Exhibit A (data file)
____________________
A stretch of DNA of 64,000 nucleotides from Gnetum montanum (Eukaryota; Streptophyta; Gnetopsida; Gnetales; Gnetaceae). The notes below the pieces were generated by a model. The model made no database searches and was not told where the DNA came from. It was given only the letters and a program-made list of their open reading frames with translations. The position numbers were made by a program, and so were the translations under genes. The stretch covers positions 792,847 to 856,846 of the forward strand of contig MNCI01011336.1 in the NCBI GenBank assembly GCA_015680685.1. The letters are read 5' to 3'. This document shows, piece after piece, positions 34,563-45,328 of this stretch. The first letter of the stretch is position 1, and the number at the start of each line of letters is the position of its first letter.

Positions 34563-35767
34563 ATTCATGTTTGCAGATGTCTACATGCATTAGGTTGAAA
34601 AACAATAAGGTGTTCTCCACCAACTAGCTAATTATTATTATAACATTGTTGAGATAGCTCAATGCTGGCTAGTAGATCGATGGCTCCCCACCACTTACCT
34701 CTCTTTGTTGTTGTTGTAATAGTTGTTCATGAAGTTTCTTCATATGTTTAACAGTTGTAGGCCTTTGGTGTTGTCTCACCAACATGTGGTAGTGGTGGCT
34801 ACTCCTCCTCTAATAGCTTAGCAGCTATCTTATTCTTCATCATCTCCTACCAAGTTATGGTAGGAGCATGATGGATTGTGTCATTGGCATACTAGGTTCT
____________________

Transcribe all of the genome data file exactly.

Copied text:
A stretch of DNA of 64,000 nucleotides from Gnetum montanum (Eukaryota; Streptophyta; Gnetopsida; Gnetales; Gnetaceae). The notes below the pieces were generated by a model. The model made no database searches and was not told where the DNA came from. It was given only the letters and a program-made list of their open reading frames with translations. The position numbers were made by a program, and so were the translations under genes. The stretch covers positions 792,847 to 856,846 of the forward strand of contig MNCI01011336.1 in the NCBI GenBank assembly GCA_015680685.1. The letters are read 5' to 3'. This document shows, piece after piece, positions 34,563-45,328 of this stretch. The first letter of the stretch is position 1, and the number at the start of each line of letters is the position of its first letter.

Positions 34563-35767
34563 ATTCATGTTTGCAGATGTCTACATGCATTAGGTTGAAA
34601 AACAATAAGGTGTTCTCCACCAACTAGCTAATTATTATTATAACATTGTTGAGATAGCTCAATGCTGGCTAGTAGATCGATGGCTCCCCACCACTTACCT
34701 CTCTTTGTTGTTGTTGTAATAGTTGTTCATGAAGTTTCTTCATATGTTTAACAGTTGTAGGCCTTTGGTGTTGTCTCACCAACATGTGGTAGTGGTGGCT
34801 ACTCCTCCTCTAATAGCTTAGCAGCTATCTTATTCTTCATCATCTCCTACCAAGTTATGGTAGGAGCATGATGGATTGTGTCATTGGCATACTAGGTTCT